numerically approximate the real roots of an expression using an iterative method - Maple Help

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Student[NumericalAnalysis][Roots] - numerically approximate the real roots of an expression using an iterative method

Calling Sequence

Roots(f, x=[a, b], opts)

Roots(f, [a,b], opts)

Roots(f, x=a, opts)

Roots(f, a, opts)

Parameters

f

-

algebraic; expression in the variable x representing a continuous function

x

-

name; the independent variable of f

a

-

numeric; in the first two calling sequences, one of two initial approximates to the root; in the remaining calling sequences, the initial approximate root

b

-

numeric; in the first two calling sequences, one of two initial approximates to the root

opts

-

(optional) equation(s) of the form keyword=value, where keyword is one of fixedpointiterator, functionoptions, lineoptions, maxiterations, method, output, pointoptions, showfunction, showlines, showpoints, showverticallines, stoppingcriterion, tickmarks, caption, tolerance, verticallineoptions, view; the options for approximating the roots of f

Description

• 

The Roots command numerically approximates the roots of an algebraic function, f, using the specified method and returns the specified outputs.

• 

Given an expression f and an initial approximate a or a pair of initial approximates [a, b], the Roots command computes a sequence pk, k=0..n, of approximations to a root of f, where n is the number of iterations taken to reach a stopping criterion.

• 

See method in the Options section to see which methods require one initial approximate (and hence the last two calling sequences) and which methods require a pair of initial approximates (and hence the first two calling sequences).

• 

If method = fixedpointiteration or method = steffensen is specified, the first argument f may be substituted with an option of the form fixedpointiterator = fpexpr. See method = fixedpointiteration in the Options section for details.

Notes

• 

Both Newton's method and the secant method have the limitation that they may produce a divergent sequence of approximates if the initial approximates a and b are not sufficiently close to the root.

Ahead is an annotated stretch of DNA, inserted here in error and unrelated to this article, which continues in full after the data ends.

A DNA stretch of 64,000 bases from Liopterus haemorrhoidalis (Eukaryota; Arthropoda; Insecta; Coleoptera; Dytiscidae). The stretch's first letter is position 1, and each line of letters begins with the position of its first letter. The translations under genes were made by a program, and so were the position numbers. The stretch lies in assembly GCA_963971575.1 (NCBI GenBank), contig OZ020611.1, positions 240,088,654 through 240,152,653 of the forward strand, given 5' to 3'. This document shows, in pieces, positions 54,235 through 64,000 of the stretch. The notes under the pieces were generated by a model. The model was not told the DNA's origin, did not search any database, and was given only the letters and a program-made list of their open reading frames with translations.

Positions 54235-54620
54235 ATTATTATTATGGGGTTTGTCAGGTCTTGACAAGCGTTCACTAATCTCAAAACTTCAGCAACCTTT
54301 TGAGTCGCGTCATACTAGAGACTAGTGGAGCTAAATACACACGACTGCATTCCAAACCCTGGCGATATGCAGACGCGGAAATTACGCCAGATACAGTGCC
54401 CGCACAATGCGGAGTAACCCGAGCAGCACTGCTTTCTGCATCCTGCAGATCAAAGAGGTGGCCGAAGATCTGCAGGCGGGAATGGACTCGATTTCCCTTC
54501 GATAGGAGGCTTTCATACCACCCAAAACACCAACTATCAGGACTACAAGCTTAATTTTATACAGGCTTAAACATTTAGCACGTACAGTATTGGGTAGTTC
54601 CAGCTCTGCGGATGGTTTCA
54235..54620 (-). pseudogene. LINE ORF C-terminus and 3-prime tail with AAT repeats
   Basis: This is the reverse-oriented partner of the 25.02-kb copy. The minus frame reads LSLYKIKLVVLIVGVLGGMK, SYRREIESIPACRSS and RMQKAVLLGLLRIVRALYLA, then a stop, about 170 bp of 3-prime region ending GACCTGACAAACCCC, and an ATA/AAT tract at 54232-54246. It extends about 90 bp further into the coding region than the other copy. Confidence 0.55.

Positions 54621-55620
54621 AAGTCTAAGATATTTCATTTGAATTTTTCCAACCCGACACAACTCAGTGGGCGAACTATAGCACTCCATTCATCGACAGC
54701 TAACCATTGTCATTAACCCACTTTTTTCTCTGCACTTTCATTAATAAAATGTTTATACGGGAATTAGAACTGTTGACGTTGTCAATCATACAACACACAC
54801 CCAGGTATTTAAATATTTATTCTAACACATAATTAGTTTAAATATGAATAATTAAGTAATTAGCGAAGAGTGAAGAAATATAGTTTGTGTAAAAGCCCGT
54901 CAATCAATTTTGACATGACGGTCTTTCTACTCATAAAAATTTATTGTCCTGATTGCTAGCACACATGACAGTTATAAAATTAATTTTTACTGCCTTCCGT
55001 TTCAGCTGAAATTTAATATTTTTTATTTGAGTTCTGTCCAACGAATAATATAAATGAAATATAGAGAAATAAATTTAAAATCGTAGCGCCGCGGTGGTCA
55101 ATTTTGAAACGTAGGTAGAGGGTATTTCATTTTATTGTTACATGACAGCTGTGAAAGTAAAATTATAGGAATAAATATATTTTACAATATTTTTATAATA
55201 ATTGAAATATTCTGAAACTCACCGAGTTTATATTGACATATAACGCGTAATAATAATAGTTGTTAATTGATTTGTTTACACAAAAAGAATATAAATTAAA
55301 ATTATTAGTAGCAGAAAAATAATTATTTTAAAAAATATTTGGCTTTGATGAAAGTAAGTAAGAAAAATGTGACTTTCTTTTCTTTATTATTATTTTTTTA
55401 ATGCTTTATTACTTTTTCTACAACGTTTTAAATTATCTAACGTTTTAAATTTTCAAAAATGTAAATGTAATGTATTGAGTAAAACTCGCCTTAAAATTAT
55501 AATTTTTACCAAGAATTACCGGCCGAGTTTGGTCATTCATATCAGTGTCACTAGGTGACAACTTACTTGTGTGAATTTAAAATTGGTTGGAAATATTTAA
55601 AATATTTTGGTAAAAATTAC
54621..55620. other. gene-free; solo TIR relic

Examples

withStudent[NumericalAnalysis]:

f:=x37x2+14x6

f:=x37x2+14x6

(1)

Rootsf,x=3.2,tolerance=102

3.416190743

(2)

Rootsf,x=2.7,3.2,method=bisection,tolerance=102,output=information

nanbnpnfpnrelative error12.73.22.9500000000.0548750000.0847457627122.9500000003.23.0750000000.0633281250.0406504065032.9500000003.0750000003.0125000000.0121855470.0207468879742.9500000003.0125000002.9812500000.0194465260.0104821802952.9812500003.0125000002.9968750000.0031445140.005213764338

(3)

f:=x23x2:

Rootsf,x=1,output=sequence

1.,3.000000000,1.222222222,0.6417233560,0.5630533137,0.5615533585,0.5615528128

(4)

Rootsf,x=0.3,method=modifiednewton,output=plot,stoppingcriterion=absolute

Rootsf,x=0.3,method=modifiednewton,output=plot,stoppingcriterion=absolute,verticallineoptions=color=gold,linestyle=dash

Rootsf,x=1.3,5,method=secant,output=animation,stoppingcriterion=function_value,tickmarks=5,5

See Also

Roots, Student[Calculus1][Roots], Student[NumericalAnalysis], Student[NumericalAnalysis][Bisection], Student[NumericalAnalysis][FalsePosition], Student[NumericalAnalysis][FixedPointIteration], Student[NumericalAnalysis][ModifiedNewton], Student[NumericalAnalysis][Newton], Student[NumericalAnalysis][Secant], Student[NumericalAnalysis][Steffensen], Student[NumericalAnalysis][VisualizationOverview]


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